Nearly 30,000 jihad terror attacks worldwide since 9/11, and for Chomsky, one of the leading intellectuals of the Left, calls it “scapegoating.”
And as for the idea that Muslims are being scapegoated as Jews were in Nazi Germany, it’s an insult to the memory of the Jews who were murdered in the Holocaust. It’s also a common Leftist talking point. Many, many others have made this claim before Chomsky, including Bernie Sanders; the notorious non-Muslim Islamic apologist Karen Armstrong; Jeffrey Goldberg, the journalist at The Atlantic who some time ago interviewed Barack Obama about why he won’t call Islamic terrorism Islamic; liberal media pundit Reza Aslan; Muslim Brotherhood-linked Congressman Keith Ellison; Nicholas Kristof, one of the New York Times’ Mideast pontificators; Canadian Muslim leader Syed Sohawardy; and Philadelphia chapter leader of the Council on American-Islamic Relations Jacob Bender. Many others have repeated it.
The blazingly brilliant Daniel Greenfield takes it apart in this video.
The idea that Muslims are the new Jews is put forward by the Left, but it also has opponents on the Left. In 2014, as part of his ongoing awakening to the nature and reality of the jihad threat, Bill Maher noted:
Jews weren’t oppressing anybody. There weren’t 5,000 militant Jewish groups. They didn’t do a study of treatment of women around the world and find that Jews were at the bottom of it. There weren’t 10 Jewish countries in the world that were putting gay people to death just for being gay.
Indeed. Further, no one is calling for or justifying genocide of Muslims. No individual or group opposed to Islam is remotely comparable to the National Socialists. Not that facts have ever gotten in the way of a good meme.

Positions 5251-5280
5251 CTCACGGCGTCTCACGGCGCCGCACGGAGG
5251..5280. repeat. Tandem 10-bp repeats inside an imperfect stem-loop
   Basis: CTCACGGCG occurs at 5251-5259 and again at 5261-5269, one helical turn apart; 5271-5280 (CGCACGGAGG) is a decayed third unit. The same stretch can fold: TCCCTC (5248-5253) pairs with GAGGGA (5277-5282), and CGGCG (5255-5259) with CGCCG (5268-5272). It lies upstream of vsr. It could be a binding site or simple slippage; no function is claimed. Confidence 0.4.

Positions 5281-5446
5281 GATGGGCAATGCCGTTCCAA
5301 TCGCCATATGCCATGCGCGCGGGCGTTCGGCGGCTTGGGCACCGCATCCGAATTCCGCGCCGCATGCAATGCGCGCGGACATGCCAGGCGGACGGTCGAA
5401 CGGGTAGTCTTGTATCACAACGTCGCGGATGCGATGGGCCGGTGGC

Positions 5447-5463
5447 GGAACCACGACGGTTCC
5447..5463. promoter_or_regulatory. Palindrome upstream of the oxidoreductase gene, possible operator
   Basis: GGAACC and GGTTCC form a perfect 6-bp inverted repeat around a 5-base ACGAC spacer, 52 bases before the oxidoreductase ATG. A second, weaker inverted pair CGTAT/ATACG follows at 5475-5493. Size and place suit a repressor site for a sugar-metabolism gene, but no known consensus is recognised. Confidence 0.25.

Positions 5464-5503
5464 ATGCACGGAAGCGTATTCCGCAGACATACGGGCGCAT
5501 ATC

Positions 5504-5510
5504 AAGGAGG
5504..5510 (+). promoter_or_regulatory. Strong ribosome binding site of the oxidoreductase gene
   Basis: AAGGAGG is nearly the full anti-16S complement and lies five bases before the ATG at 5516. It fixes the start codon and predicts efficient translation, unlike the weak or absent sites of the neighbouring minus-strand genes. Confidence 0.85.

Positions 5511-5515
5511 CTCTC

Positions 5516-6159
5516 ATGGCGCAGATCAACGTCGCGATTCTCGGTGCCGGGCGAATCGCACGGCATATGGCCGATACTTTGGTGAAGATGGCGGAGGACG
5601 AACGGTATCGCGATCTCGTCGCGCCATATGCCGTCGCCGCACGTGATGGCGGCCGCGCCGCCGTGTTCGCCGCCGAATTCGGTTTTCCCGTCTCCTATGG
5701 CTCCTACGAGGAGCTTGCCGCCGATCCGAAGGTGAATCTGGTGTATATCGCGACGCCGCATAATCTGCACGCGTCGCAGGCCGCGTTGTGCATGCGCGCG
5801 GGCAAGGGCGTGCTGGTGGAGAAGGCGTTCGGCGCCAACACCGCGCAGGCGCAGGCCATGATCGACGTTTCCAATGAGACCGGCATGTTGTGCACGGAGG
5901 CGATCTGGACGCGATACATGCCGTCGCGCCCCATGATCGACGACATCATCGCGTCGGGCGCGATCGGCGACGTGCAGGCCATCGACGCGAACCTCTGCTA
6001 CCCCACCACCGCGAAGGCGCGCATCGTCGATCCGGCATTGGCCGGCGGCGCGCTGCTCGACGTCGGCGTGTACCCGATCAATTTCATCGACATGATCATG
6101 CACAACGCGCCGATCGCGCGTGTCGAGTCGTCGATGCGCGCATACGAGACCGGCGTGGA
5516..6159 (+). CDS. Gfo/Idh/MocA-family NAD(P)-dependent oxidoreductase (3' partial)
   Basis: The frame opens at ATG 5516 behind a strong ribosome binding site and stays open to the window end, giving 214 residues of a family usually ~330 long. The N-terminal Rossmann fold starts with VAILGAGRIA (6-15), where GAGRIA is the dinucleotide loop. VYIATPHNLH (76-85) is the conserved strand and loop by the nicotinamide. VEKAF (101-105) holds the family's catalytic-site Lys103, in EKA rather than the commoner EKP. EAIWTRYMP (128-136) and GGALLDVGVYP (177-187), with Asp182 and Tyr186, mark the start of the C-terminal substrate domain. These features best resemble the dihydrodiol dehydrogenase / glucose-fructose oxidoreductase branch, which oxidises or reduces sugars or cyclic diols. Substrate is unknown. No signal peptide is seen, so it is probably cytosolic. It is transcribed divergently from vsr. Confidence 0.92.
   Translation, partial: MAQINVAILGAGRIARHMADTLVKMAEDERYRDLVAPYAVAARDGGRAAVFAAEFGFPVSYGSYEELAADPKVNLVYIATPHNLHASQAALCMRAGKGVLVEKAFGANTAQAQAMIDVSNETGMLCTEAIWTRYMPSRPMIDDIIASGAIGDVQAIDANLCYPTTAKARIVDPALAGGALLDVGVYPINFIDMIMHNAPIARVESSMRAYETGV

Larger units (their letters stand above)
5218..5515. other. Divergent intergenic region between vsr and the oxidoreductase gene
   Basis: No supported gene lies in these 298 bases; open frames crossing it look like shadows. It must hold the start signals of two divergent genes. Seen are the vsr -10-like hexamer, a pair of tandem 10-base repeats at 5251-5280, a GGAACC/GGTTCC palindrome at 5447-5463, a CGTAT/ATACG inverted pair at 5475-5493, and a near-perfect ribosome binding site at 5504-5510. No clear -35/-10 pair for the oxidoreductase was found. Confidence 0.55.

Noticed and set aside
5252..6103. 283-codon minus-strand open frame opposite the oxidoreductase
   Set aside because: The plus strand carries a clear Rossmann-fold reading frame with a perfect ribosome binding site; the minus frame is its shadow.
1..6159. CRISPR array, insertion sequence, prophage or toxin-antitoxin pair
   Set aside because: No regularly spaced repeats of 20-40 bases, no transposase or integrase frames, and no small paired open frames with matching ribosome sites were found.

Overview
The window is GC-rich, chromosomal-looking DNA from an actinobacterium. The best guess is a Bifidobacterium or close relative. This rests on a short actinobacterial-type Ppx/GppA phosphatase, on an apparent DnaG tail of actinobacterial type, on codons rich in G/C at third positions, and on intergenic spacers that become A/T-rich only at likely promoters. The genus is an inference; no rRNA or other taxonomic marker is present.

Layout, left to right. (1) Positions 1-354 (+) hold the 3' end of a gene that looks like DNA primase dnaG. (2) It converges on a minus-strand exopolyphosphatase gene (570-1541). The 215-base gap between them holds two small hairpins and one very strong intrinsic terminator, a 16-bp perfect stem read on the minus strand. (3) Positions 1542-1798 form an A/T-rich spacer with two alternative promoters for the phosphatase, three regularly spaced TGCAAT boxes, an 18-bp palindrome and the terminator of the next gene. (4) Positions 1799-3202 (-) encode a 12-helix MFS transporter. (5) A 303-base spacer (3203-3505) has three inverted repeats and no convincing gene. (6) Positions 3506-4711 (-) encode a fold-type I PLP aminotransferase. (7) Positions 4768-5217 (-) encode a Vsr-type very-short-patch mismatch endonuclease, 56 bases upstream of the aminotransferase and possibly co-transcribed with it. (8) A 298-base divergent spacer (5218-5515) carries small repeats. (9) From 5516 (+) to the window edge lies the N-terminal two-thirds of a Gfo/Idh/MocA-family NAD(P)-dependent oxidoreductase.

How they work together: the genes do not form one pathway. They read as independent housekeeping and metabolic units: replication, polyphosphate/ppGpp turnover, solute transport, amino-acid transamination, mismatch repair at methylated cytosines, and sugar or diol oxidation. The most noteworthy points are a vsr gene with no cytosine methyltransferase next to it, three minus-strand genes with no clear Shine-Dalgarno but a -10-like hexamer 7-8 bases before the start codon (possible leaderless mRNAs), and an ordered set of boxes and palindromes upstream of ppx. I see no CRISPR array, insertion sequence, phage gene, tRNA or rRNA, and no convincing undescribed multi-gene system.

Maher isn’t alone on the Left in having pointed out the absurdity of likening opposition to jihad to the lead-up to the Holocaust. The late Christopher Hitchens also refuted this idea when writing a few years ago about the notorious Ground Zero Mosque proposal:
“Some of what people are saying in this mosque controversy is very similar to what German media was saying about Jews in the 1920s and 1930s,” Imam Abdullah Antepli, Muslim chaplain at Duke University, told the New York Times. Yes, we all recall the Jewish suicide bombers of that period, as we recall the Jewish yells for holy war, the Jewish demands for the veiling of women and the stoning of homosexuals, and the Jewish burning of newspapers that published cartoons they did not like.
“US academic Chomsky: ‘isolationist’ Trump unlikely,” by Ilker Girit, AA.com, December 15, 2016:
Prominent American scholar Noam Chomsky claimed the U.S. will become more interventionist under president-elect Donald Trump, despite his promises to be “an isolationist”….
Chomsky said fears about Muslims and others have played on exaggerations about the community in the same way the Nazis in Germany used stereotypes against Jewish people.
“The typical history of scapegoating is to pick vulnerable people and find something that is not totally false about them – because you have to have some element of truth – and then build it up into a colossus which is about to overcome you,” he said, giving the example of the passing of laws in Oklahoma to ban Islamic law, which would have very little chance of ever being imposed.
“I mean you know it is not zero. You can find a woman somewhere who is wearing a veil, so there is something. But that’s the way it works,” he said.
US’ supportive policies on radicalism
Chomsky also argued the US policy towards Islam “has been highly supportive of the most radical elements of Islam.”
He claimed Saudi Arabia, “perhaps the most extreme, radical, fundamentalist State in the world,” is the leading U.S. ally in the Islamic world and “uses its huge resources to sponsor its Wahabist extremism through Madrasas and so on.”
However, “at the same time we might be fighting radical Islam somewhere else. The propaganda system would create images of Islamic terror seeking to destroy us when that turns out to be the plausible kind of scapegoating,” he said….